I am obviously not the only man who does this kind of thing as the liquid something is something special that one throws down on pee, poop, puke and half digested underwear.  Someone, somewhere, is making money making some kind of something that dispirited men everywhere throw on floors after dogs.

When I later took these undeserving canines for a walk, I suffered further.

Russell, the dog next door, ate some shit.   (I later told my mother in law it was mud so that she'd clean it up).

Napoleon hooked up with a female Akita and proceeded to try and hump her senseless.   The idiot has been fixed since he was six months old and he doesn’t seem to know it.   The Akita’s owner, obviously a woman with too much time on her hands, told me that it was a dominance issue, not a sexual one.   Which made me wonder about her personal life.

Louie decided it would be a good day to get a fox tail in his ear.  He cocked his head sideways.  He shook his head.  He scratched an ear.   He shook his head some more.  All the way home. 

I was hoping my wife wouldn’t notice but she did. 

He has a fox tail in his ear, she said. 
No, I said, he’s just goofy.  
Take him to the vet, she said. 
You do it, I said.  
You were walking him, she said, it’s your responsibility.
But -

I took him to the vet. 

Wax, the vet said.
Wax, I said.

I paid the vet a hundred dollars for wax, listened to everyone tell me what a wonderful dog I had, kicked the wonderful dog into the backseat of the car and took him home.

As I walked in the door, my lovely wife rushed up to me, on the verge of female tears.  What have I done now, I thought.

The puppy has eaten something, she said.
Of course he has, I said, he’s a dog.
He’s not acting right, she said.
Of course he isn’t, I said, he’s a dog.
You have to take him to the vet, my wife said.
No, I said.  He was with you, he’s your responsibility.

I took him to the vet.

Growing pains, the vet said.
Growing pains, I said.
Growing pains, the vet said.

I paid the vet a hundred dollars for growing pains.  I listened to everyone tell me what a wonderful dog I had.  I wanted to kick the wonderful dog into the backseat of the car but knew I'd be in scalding hot water if I did.   I took him home.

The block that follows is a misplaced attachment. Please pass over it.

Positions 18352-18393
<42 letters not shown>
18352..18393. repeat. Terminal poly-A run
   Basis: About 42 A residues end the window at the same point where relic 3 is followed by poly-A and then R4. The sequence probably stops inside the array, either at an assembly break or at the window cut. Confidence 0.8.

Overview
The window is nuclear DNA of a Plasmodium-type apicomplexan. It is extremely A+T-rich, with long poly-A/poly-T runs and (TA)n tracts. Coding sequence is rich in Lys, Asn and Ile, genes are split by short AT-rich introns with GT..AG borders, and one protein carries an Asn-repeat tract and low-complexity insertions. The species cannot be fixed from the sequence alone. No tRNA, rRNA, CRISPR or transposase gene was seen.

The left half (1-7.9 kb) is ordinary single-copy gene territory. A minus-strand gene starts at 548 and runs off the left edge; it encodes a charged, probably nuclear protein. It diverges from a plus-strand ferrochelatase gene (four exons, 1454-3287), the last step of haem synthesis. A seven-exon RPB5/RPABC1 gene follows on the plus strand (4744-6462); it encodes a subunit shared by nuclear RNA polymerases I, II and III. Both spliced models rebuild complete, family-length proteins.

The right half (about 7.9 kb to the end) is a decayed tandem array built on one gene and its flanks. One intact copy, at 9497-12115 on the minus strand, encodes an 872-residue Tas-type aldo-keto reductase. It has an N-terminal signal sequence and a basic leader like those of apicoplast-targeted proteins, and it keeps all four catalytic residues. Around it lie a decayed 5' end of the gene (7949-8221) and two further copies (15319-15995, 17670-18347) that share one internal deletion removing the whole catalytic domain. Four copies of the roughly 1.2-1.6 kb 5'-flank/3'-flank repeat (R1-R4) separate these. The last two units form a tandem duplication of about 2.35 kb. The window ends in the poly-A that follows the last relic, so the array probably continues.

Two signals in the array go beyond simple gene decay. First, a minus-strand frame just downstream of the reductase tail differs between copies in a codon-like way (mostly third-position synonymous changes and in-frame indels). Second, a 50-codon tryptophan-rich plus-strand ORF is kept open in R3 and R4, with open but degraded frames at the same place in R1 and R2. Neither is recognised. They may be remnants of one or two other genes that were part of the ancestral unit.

You would think this would be it with dogs for the day and if you did, you would be terribly and horribly wrong.

It was when someone rang the doorbell.   Startled, and embarrassed at being snuck up on, each and every dog decided the only way to salvage any dignity was to go ballistic.   

The doorbell rang again and all four geniuses, galloped, baying, from their respective corners of the house. 

Just as they arrived the chip off the ol’ block son, because he’s been told he shouldn’t open the door to strangers, opened the door to a stranger.
It was, of course, a solicitor because who else in their right mind would be going door to door at night disturbing dogs.  He was selling cable services.

The dogs, furious, decided to teach him a lesson.  They barreled through the open door, circled him and began to collectively lick his cheap, black suit into submission.  

“Do something!!”, my wife cried!

I offered to go check on our liability insurance.

Not good enough.    

I sighed at the ignominy of it all.  Picking up a pipe wrench, I went out the door and waded into the melee, striking out – right, left, left, right! 

Heel!  Heel, I cried!

The dogs, from habit and because they are dogs, dodged artfully.  The solicitor did not.  To avert the law suit, I bought a four hundred dollar cable package.

Men live lives of quiet desperation.


When I die, I want to come back as a dog.  At my house.